I won’t deny that it was sometimes difficult, especially for your mommy, who, as the first one awake in the morning, bore the brunt of cleaning up your accidents and washing you off, but you were more than worth it. You were our baby girl and we would have done anything for you.
We had begun to steel ourselves for the end, especially as it became harder to keep weight on you. We had envisioned a final day of fun where we would take you to the park and feed you all of your favorite foods, burgers galore and cream cheese for dessert. But we weren’t there yet, and neither were you. You still had so much zest for life–how could we ever have lived with ourselves if we had extinguished that light?
We thought you would tell us when you were ready to go, that we would see it in your eyes or your demeanor. Then we would know that it was time to plan your happy final day. But we never got the chance because on May 3rd, 2015, four months shy of your 17th birthday, a sudden attack of bloat stole you from us in an instant. In the end it was not your DM or your heart murmur that took you, but damned bloat—and damn that bloat to hell for making your final day of life so painful. We rushed you to the hospital and they gave you pain meds and made you comfortable. The doctor said they could operate but with your age and all of your medical issues, we knew it was time. We were not going to put you through a surgery that you might not even survive, so we made the gut-wrenching decision to say goodbye.
They brought you into the room so we could spend our final moments together as a family. I don’t know how much you were actually there because of the meds you were on, but I choose to believe that you knew we were with you, your pack mates, petting you and kissing you, holding you until it was over.
Staying with you while the doctor ended your suffering was unbelievably traumatic, and it will haunt me for the rest of my life, but I would do it again. There was no way I was going to leave you in the hospital to die with strangers. And I’m so thankful that you did not die alone while we were at work, that you were able to spend your final moments on Earth surrounded by your loved ones.
We were in shock. We had expected a gradual decline and had hoped for a more peaceful end. We were not prepared to lose you so quickly and so violently. Three days later we’re still in shock. Every time I walk around the house I expect you to be there. I see you out of the corner of my eye, your nose peeking around the corner, your ear popping up from behind the couch. I hear the tags of your collar jingling in the next room. My mind goes on autopilot, one moment thinking I have to put this plate of food up high so Heidi doesn’t get it, another moment walking downstairs to say goodnight, but you’re not there.
I don’t know how this is supposed to work without you. The house is so empty. You moved into our home right after we did. We’ve never really lived here without you. Everywhere I turn there are signs of your presence, from the scratched-up front doorjamb to the gouged-out windowsills in the guest room; from the torn-up area of carpet on the upstairs landing to the nose prints all over the back French doors—and everywhere in between. You made an indelible mark on our lives.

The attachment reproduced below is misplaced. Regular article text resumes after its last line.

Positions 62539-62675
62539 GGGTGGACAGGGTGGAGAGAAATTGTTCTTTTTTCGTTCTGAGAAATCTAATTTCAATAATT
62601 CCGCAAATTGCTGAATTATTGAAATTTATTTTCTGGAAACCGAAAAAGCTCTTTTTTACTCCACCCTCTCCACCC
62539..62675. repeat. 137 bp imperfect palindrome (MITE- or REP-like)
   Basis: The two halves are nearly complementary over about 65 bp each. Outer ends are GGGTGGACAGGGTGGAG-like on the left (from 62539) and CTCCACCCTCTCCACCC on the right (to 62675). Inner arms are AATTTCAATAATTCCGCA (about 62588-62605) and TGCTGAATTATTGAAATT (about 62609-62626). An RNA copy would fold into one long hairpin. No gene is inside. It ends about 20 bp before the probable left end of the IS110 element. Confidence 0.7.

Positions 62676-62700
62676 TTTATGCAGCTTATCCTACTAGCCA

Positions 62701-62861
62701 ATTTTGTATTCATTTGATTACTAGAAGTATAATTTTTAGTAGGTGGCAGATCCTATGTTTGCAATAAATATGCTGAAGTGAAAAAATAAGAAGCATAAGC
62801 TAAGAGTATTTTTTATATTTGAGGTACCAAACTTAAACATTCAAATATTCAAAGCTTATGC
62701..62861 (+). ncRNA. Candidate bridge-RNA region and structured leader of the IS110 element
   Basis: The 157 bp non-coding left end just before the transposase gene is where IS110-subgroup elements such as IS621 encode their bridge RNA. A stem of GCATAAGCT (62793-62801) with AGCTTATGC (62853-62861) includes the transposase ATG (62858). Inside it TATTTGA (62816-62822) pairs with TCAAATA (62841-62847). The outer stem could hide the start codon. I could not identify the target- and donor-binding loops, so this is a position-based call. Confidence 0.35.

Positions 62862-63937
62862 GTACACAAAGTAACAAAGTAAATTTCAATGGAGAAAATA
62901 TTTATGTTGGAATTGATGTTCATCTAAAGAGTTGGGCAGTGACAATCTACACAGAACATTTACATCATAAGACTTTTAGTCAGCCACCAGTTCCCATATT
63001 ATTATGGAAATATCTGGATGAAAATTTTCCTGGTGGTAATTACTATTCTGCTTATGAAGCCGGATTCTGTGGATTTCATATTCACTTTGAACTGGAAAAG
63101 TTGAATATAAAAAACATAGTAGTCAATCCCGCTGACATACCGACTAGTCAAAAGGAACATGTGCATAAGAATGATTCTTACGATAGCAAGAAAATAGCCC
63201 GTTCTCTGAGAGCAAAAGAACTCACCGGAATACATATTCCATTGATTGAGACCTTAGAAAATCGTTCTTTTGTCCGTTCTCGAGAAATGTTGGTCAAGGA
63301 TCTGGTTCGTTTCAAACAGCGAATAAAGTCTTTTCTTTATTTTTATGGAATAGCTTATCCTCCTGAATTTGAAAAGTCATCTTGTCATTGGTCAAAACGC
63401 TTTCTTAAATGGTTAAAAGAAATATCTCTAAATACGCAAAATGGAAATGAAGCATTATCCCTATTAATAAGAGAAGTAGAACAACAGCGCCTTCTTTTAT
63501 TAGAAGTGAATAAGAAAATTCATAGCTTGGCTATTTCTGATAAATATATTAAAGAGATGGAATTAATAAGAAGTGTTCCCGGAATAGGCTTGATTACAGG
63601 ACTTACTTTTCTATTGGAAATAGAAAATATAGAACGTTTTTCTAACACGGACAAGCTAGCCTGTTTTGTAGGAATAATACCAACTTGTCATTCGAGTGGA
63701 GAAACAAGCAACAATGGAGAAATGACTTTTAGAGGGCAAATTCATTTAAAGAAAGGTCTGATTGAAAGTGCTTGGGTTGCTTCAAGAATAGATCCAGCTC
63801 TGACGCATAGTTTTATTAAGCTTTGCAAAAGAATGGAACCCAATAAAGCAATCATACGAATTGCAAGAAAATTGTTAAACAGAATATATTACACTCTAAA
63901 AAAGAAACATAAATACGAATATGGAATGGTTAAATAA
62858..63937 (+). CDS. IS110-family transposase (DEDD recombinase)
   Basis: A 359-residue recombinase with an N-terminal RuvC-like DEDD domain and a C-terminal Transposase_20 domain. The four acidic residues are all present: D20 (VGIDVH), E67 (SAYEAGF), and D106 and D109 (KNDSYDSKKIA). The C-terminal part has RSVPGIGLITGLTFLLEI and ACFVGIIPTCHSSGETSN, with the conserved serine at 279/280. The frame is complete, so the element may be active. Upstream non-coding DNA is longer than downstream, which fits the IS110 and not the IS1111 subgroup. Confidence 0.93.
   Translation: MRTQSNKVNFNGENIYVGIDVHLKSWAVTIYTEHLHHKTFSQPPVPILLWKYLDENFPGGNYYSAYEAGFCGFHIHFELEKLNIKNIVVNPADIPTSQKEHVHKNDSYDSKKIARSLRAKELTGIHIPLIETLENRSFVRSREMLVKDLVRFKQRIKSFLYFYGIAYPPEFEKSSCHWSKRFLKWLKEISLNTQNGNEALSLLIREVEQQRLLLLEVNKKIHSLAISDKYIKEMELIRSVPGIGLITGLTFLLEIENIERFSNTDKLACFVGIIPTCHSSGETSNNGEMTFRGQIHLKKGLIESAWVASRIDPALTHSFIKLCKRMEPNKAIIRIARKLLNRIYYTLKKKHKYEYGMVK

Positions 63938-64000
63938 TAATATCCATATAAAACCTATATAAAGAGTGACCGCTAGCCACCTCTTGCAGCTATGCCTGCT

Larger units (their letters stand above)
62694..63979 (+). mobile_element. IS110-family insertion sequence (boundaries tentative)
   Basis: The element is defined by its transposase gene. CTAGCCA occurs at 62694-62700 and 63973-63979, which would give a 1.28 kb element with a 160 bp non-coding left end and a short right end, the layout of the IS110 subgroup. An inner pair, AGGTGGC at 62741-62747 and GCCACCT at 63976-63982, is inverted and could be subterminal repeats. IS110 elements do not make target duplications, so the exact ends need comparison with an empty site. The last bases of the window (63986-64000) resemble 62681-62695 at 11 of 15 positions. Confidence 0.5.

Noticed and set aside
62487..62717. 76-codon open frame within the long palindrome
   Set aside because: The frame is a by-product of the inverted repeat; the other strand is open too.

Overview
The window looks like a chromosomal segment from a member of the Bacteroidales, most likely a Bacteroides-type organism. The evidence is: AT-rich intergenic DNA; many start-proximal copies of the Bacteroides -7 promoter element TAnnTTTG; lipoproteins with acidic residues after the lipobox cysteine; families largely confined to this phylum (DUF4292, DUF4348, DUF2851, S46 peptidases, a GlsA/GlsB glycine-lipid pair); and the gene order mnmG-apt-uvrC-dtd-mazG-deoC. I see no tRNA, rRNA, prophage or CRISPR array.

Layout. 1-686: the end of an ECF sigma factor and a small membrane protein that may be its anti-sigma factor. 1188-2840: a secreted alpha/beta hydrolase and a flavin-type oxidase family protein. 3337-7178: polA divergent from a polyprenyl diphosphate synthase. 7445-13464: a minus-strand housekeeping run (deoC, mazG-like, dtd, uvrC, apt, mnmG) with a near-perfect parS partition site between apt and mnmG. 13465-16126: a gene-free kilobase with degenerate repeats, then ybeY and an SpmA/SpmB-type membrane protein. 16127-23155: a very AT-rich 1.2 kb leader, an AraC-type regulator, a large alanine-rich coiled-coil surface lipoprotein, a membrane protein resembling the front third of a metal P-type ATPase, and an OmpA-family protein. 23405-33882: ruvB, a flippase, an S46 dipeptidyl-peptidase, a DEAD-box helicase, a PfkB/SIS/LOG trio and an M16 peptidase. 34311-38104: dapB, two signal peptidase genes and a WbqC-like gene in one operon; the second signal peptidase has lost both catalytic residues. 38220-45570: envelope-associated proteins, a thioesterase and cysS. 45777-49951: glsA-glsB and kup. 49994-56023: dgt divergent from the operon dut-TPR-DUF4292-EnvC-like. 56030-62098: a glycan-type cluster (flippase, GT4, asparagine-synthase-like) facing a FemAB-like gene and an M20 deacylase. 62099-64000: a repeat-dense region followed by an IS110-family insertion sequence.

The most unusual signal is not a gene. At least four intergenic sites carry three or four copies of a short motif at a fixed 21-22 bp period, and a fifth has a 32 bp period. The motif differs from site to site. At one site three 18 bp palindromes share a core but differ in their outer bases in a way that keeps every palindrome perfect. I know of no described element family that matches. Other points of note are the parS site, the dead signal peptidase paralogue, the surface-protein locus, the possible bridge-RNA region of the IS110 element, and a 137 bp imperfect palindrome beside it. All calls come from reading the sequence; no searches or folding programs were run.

We were so lucky to have you for 15 of your 16 1/2 years on this planet, and incredibly lucky that you lived so far beyond the average lifespan for a dog of your type, but I still feel cheated. I wasn’t ready to let you go, not like that. I miss you so much. I miss your flippy-floppy ears, the way one ear stood up straight while the other went halfway up and then out to the side at a right angle. I miss your nose, petting the bridge as you started to fall asleep. I’ll miss finding that special spot on your neck that gave you so much pleasure. I’ll miss rubbing your belly, rubbing your paws, holding your silky ears in my hands, that white area of your chest. I’ll miss running around the house with you as you pounced on me like a wild animal stalking its prey. I’ll miss how frisky you would get as I left the house in the morning, nipping at me as if to say, “Where the hell do you think you’re going?”
And god how I’ll miss the way you’d sometimes rest your head on my lap while I petted you, or when you’d burrow under our legs and stick your head up on the couch cushion, demanding that we pet you. I’ll miss watching you take lawn dives and roll around in the snow. I’ll miss throwing the ball with you and fighting to get it out of your mouth. I’ll miss how excited you got over your nightly cheesy treats, the way you jumped around when I asked you if you wanted to go “bye byes” in the car, how you hid under the bed during thunderstorms. I’ll miss feeding you out of my hand, having you hang out back with me while I grilled, and watching you take almost an entire flight of stairs in a single bound. I’ll miss watching you sleep, all curled up and pretty, or running in your dreams. And I’ll really miss all of your neurotic issues because they made you uniquely you. There will never be another dog like you; they truly broke the mold.
I take comfort in the knowledge that we gave you a great life. I know in my heart that we were meant to be together. I’m not sure what would have happened to you if we hadn’t decided to go to Pet Smart that day, whether you would have clicked with anyone else or whether they would have been willing to put in the work it took to bring you out of your shell. But you rescued us as much as we rescued you, and I want to thank you for that. Thank you for bringing more joy into our lives than you can possibly imagine. We learned so much from you. You made us not only better dog parents, but better people. I wouldn’t trade a minute of it. You were the best thing that ever happened to us, the best part of us.
I love you, Heidi Girl, and I will never, ever forget you. Rest easy now, my baby.